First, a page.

From McCloskey General Hospital, where he was confined to quarters, Robinson also wrote to the War Department’s civilian aide Gibson. In a three-page handwritten letter expressing concern but not panic, the lieutenant asked Gibson if the newspapers should be notified of the trumped-up charges. He wondered if the trial would then receive spotlighted attention from the larger world beyond Camp Hood—a world aware that Texas, one of four states accountable for more than half of all blacks lynched through the years, possessed a chronically inflamed racial climate such that so-called “justice” was often obtained frontier-style. Robinson admitted using strong language—but only in selected company and after being provoked. The defendant closed, “I don’t mind trouble but I do believe in fair play and justice.”
Gibson annotated Robinson’s letter, stating, “This man is the well-known athlete. He will write you. Follow the case carefully.” He then answered Robinson, advising that no action on his behalf could be taken by his office before the trial, but he wanted to be apprised of the outcome. Gibson, a onetime NAACP official, also counseled against seeking publicity in the matter because he thought doing so would only fan the flames.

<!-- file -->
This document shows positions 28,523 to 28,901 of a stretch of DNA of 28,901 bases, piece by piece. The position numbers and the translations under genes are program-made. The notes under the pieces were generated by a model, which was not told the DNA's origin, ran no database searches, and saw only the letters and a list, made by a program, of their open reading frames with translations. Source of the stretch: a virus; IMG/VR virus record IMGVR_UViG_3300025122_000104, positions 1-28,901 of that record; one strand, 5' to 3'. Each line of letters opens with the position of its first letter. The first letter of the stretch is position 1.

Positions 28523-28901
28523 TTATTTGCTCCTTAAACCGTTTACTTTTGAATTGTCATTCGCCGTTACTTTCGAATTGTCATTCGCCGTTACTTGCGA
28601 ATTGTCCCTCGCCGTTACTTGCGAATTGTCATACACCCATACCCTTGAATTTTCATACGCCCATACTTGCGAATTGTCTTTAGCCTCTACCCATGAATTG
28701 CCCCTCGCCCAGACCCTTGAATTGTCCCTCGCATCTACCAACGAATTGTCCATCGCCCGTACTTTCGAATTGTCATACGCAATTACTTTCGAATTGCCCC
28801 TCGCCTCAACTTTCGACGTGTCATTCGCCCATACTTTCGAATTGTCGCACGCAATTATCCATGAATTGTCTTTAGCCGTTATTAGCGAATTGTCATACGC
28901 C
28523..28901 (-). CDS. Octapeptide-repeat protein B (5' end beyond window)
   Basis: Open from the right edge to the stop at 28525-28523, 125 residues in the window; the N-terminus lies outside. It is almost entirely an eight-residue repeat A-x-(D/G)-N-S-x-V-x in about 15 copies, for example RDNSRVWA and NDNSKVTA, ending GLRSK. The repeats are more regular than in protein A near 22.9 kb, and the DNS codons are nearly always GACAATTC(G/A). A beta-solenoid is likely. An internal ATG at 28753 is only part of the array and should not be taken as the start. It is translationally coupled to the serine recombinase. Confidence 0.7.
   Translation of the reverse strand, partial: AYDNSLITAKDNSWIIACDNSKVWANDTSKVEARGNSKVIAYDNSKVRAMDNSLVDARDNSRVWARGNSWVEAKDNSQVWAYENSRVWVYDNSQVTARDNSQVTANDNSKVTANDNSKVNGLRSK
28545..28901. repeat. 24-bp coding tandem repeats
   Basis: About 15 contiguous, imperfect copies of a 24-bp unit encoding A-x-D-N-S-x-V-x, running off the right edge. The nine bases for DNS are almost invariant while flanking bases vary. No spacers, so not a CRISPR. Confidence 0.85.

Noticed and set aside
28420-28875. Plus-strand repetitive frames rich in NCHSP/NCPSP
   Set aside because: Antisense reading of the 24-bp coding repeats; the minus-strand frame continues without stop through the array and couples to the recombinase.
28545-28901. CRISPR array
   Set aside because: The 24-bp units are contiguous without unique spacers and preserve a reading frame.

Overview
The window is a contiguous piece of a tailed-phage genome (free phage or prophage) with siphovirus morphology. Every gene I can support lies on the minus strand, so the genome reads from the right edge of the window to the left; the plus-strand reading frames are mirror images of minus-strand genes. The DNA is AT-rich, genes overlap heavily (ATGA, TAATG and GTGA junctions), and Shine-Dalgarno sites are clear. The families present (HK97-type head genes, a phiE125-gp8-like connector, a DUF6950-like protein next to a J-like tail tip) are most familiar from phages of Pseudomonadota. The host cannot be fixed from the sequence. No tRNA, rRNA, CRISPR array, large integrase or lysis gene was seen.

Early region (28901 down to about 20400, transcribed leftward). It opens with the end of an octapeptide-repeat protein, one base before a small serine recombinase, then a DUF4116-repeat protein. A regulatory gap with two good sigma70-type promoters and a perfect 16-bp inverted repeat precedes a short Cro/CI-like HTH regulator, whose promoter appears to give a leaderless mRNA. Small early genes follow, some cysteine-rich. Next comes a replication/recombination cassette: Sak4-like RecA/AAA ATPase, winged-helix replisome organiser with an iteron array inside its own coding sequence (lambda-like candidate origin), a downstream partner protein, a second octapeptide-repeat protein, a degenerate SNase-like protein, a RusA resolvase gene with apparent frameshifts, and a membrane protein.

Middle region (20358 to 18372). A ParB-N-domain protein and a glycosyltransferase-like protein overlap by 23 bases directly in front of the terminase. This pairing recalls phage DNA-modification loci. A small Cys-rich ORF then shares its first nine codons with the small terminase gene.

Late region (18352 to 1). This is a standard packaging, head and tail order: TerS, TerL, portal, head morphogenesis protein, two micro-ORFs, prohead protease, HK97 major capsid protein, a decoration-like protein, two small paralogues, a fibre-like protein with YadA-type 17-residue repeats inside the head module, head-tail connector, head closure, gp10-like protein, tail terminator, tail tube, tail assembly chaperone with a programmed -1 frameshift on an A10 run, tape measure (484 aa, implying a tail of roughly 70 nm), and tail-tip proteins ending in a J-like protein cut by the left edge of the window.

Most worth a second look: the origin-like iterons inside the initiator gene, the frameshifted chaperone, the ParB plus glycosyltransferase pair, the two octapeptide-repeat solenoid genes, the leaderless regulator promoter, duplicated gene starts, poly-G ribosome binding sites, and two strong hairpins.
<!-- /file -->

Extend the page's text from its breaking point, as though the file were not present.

Soon afterward, headquarters at Hood started to field queries about the impending trial from other military personnel, the Pittsburgh Courier, Robinson’s state senators, and miscellaneous others. Even the Adjutant General’s Office (AGO) in Washington, when asked from the outside about Robinson’s plight, referred to him as the “Negro football star alumnus of UCLA of excellent family and reputation.” Independently, the Army was beginning to realize that it was sinking in quicksand over such matters, and this was just the latest and most nakedly visible development.
Despite increased efforts to curb at least the most overt discriminatory practices on military property, embarrassing incidents were occurring all too frequently. Only a couple of months before, Joe Louis and 23-year-old “Sugar Ray” Robinson, the latter also a boxer in the Army, had their own bus-related set-to. It happened at Camp Sibert, Alabama. The two boxers often journeyed from camp to camp to stage exhibitions for Uncle Sam, but this time an officious MP informed Louis he could not use the telephone in the bus station when the bus he and Robinson were awaiting did not show up. With that, the usually mild-mannered heavyweight champion voiced stiff objections directly to the base commander.